Waipio Valley Stream Restoration Study
Hiilawe Falls

May 2009 Field Trip

By Barbara Kennedy

The Bishop Museum together with 22 students from Kanu o ka ‘Aina (KANU) charter school located on the Island of Hawai‘i gathered together for their final field trip to Waipi‘o Valley, Hawai‘i. The project included students from grades 6-11 under the expert guidance of lead teacher (kumu) Nalei Kahakalau.  This field trip benefited from the addition of KANU kumu, Scott Plunkett and KiTeya Belford-Smith, as well as other supporting KANU/KALO staff.  Along with Bishop Museum, DLNR-Department of Aquatic Resources Division, and other scientists, the students of KANU measured the impact of a one hundred percent (100%) stream flow restoration in Waipi‘o Valley and its surrounding environment. To accomplish this, the students and kumu participated in three days of activities that included visits to Hi‘ilawe stream on the first day, Lalakea Stream the second day, and the Muliwai (stream estuary) on the last day.

On May 25th 2009, David Preston, Keith Arakaki, Clyde Imada, Ron Englund, LaVonne Englund, and I arrived in Hilo, HI. We gathered our luggage and headed over to the base yard of the Division of Aquatic Resources to retrieve our water study equipment and touch base with the staff there. Our next task was to purchase field supplies and food for the next three days of fieldwork. We then headed towards Honoka‘a town to get some gas for the generator becuase the house we have been staying at throughout this year’s study had no electricity or running water. As it turned out Mr. Byron Thomas, the owner of a home we had used in the past while in Waipi’o Valley, had built a second dwelling located where he could connect to electricity. The new place had plumbing with an indoor bath and toilet. A great improvement over the usual spartan amenities the kalo farmers of Waipi‘o are used to. Having expressed our gratitude to Byron, we settled in and arranged our gear for the next morning when the KANU students and kumu would meet us at their campgrounds known as Ku’s Place. The morning came sooner then we expected, so after a quick breakfast we collected our gear and drove over to Ku’s Place. The roads in the Valley are paved only up to the crossing at Hi‘ilawe Stream. We then encountered a very slick and slippery muddy road that passed the old Araki Hotel that is now no longer in use. The road continues to a steam bead that becomes the actual ‘road’ to Ku’s. We were met by several of the older students that have been working on the Waipi‘o Stream restoration project for several years now and treat us like close family. The kumu and some of the student’s parents greeted us as we talked and prepared for the visit to Hi‘ilawe Stream.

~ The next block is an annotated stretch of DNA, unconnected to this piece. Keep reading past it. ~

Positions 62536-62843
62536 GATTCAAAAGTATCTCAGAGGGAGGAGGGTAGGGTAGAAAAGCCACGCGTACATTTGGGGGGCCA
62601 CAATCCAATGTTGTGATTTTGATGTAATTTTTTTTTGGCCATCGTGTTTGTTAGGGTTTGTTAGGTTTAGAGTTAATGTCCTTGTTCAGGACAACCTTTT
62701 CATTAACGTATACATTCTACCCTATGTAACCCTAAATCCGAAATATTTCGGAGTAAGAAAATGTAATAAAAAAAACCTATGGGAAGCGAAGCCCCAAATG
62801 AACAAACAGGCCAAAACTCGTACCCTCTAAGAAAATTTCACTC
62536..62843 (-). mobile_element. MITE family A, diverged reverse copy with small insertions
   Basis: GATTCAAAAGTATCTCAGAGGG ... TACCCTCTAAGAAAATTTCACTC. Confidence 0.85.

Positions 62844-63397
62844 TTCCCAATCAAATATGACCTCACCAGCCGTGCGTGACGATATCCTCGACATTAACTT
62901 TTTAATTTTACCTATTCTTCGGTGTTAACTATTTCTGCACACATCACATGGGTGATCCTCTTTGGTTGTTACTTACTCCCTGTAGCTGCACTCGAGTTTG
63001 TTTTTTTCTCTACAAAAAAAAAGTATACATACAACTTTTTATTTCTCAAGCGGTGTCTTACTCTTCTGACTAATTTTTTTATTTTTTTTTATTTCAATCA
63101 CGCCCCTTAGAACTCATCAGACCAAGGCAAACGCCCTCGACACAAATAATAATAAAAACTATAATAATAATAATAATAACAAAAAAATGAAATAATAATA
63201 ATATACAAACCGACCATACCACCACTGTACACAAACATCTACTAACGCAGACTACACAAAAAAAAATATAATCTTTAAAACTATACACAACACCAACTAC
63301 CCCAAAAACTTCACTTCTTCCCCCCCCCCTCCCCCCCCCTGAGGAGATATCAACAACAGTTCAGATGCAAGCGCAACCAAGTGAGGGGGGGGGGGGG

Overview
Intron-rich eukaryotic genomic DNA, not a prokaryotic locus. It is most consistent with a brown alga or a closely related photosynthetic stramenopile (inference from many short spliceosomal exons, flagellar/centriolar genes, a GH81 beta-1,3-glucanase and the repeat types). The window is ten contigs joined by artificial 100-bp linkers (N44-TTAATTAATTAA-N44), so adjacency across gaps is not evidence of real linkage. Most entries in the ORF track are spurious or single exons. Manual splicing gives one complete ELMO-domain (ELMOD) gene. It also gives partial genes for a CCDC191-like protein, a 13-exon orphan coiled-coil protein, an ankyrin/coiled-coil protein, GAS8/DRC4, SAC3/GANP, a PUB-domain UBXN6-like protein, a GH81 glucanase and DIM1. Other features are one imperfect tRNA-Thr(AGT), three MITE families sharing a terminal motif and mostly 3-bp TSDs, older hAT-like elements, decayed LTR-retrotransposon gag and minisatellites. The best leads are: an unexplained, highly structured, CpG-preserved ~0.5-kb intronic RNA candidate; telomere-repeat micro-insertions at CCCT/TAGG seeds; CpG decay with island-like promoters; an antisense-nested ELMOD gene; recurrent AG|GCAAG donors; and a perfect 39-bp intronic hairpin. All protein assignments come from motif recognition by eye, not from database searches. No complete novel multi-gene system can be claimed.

The activities at Hi‘ilawe consisted of measuring stream flow, water quality testing, random sampling of stream invertebrates, and stream mapping. The older students that were now expert in these activities mentored the younger students, allowing the kumu to intervene only when they had any difficulty, which was very infrequent. The students were broken up into three groups. The first group measured stream flow and water quality while the second participated in invertebrate sampling. T last group did stream mapping. The groups would then rotate and undertake othe activities until about noon when we stopped for lunch. A final rotation was done after lunch and we finished around 4pm. We all gathered around for some discussion about the day’s activities and all had an opportunity to comment on their experiences that day.

On the next day we met and drove up and out of the Valley to a site located at Lalakea stream. This stream is the source of Hi‘ilawe Falls, which are the headwaters of Hi‘ilawe Stream.  There is a diversion at this site giving the students an opportunity to sample and take measurements above and below the diversion. In past years some of the older students were able to do measurements while the stream was still being diverted. These same students were  able to give the younger students a different perspective as to how the stream had changed before and after the restoration of the flow. The activities at Lalakea mirrored those at Hi‘ilawe the first day giving the student a comparison between the lower elevation Hi‘ilawe and upper elevation (2000’) Lalakea Stream. By the third day we were looking forward to a change in activities. The muliwai (stream estuary) provided an activity that most of the student could not resist, swimming. With the use of equipment borrowed from the Division of Aquatic Resources (Hawaii Department of Land and Natural Resources), the students collected native and alien aquatic animals. Mostly fish, but a few frogs, toads, and native shrimp were also collected. The goal of this activity was to assist the Hilo DAR biologists with and alien fish count and determine the impacts of removing non-native species from the muliwai in an effort to increase the native fish populations. Of course once the work was done it was playtime. Swimming was in order. As this was the final fieldtrip of the project the students were lamenting the possibility of continuing the study. Some of these students have been participating in the Waipi‘o Stream Restoration Project since 2003 when the study first developed.  We have basically grown into a very large extended family looking forward to the next visit. We at the Bishop Museum greatly admire and appreciate all the students and kumu that we have interacted with over the last year and we will continue with the Stream Project in whatever form it takes in the future.


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